Zebra Shark

Size: Up to 11.5 feet
Habitat/Range: Near-shore reefs of the Indo-West Pacific region
IUCN Status: Vulnerable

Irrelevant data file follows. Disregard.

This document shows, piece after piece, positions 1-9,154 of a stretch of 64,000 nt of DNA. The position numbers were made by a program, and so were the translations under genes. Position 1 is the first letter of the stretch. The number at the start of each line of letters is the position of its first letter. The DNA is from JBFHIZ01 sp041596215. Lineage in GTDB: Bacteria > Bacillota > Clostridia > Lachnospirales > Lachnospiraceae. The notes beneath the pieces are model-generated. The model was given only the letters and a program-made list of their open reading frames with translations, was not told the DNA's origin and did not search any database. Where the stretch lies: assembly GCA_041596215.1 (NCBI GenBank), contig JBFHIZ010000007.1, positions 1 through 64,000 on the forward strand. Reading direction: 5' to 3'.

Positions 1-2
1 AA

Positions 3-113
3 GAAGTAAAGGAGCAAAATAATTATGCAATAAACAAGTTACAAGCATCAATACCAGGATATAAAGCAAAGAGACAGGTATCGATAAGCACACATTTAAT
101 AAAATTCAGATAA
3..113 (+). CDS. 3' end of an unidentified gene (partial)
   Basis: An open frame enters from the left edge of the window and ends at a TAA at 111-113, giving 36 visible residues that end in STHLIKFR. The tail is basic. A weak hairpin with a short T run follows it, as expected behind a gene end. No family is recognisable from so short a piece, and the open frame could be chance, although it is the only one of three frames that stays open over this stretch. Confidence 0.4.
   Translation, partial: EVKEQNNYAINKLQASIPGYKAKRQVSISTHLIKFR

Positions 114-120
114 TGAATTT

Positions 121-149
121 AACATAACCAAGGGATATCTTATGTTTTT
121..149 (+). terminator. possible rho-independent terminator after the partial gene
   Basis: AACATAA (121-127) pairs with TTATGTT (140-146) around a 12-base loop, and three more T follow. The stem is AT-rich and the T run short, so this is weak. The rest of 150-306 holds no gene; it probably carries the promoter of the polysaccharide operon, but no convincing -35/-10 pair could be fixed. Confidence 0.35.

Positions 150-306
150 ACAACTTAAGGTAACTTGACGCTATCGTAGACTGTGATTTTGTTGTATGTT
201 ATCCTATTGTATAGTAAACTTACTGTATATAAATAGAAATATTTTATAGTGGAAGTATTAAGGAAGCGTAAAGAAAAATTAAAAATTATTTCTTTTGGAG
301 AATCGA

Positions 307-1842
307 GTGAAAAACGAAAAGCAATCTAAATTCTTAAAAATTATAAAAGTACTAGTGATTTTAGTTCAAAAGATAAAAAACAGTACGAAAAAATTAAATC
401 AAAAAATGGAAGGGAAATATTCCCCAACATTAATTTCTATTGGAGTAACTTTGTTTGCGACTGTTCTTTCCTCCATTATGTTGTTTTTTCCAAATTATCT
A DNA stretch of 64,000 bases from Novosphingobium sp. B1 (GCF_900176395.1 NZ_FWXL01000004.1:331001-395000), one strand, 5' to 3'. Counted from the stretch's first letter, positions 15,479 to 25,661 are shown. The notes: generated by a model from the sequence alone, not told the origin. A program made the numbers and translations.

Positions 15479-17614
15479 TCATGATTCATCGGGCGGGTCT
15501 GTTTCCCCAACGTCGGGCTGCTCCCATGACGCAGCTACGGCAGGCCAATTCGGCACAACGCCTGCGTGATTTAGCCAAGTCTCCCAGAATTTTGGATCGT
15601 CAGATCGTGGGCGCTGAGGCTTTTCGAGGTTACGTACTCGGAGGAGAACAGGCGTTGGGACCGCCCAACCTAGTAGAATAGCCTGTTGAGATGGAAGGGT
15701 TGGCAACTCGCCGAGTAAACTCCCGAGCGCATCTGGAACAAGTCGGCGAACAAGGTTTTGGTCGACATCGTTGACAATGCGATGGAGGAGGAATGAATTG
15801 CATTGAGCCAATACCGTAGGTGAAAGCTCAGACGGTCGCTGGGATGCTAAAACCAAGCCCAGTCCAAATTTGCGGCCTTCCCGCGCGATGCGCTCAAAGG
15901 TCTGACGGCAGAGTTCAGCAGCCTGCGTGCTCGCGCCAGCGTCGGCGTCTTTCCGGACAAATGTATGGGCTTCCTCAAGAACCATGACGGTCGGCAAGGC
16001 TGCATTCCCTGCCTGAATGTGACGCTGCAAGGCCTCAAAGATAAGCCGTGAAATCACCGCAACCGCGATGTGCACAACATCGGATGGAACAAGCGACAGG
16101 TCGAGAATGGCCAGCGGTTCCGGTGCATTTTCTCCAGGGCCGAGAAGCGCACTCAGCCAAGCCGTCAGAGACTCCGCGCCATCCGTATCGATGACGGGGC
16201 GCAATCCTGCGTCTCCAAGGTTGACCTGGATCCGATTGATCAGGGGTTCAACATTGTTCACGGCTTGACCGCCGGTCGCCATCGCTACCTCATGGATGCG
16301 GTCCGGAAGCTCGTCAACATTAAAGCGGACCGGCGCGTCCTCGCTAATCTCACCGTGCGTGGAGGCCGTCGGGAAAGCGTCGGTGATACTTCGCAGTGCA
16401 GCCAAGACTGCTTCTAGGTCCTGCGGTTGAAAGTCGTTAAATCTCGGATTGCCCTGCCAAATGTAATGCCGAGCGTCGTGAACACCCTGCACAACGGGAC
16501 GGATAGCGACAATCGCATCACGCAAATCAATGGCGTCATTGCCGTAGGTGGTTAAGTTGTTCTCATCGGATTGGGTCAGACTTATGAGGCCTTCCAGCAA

The zebra shark is a large, bottom-oriented shark living in Pacific coral reefs. Like most other large bottom sharks, the zebra shark will rest during the day and hunt at night. Its main diet consists of mollusks, but it will also eat crabs, shrimp and lobster. Unlike most sharks, it does not have a bottom lobe on its tail, which gives it a very snake-like appearance. This long and sleek shark can wriggle its flexible body into reef crevices and caves to hunt for food. The zebra shark gets its name from the black stripes that cover the body when it is young. As it matures, the stripes fade and turn to spots. Because of this, it is also known as a "leopard" shark in some areas. There are five distinctive ridges running along the body in adults, one along the dorsal midline and two on the sides. The zebra shark is an oviparous species meaning that it releases egg cases into the environmental where they are anchored to the bottom substrate by hair-like fibers.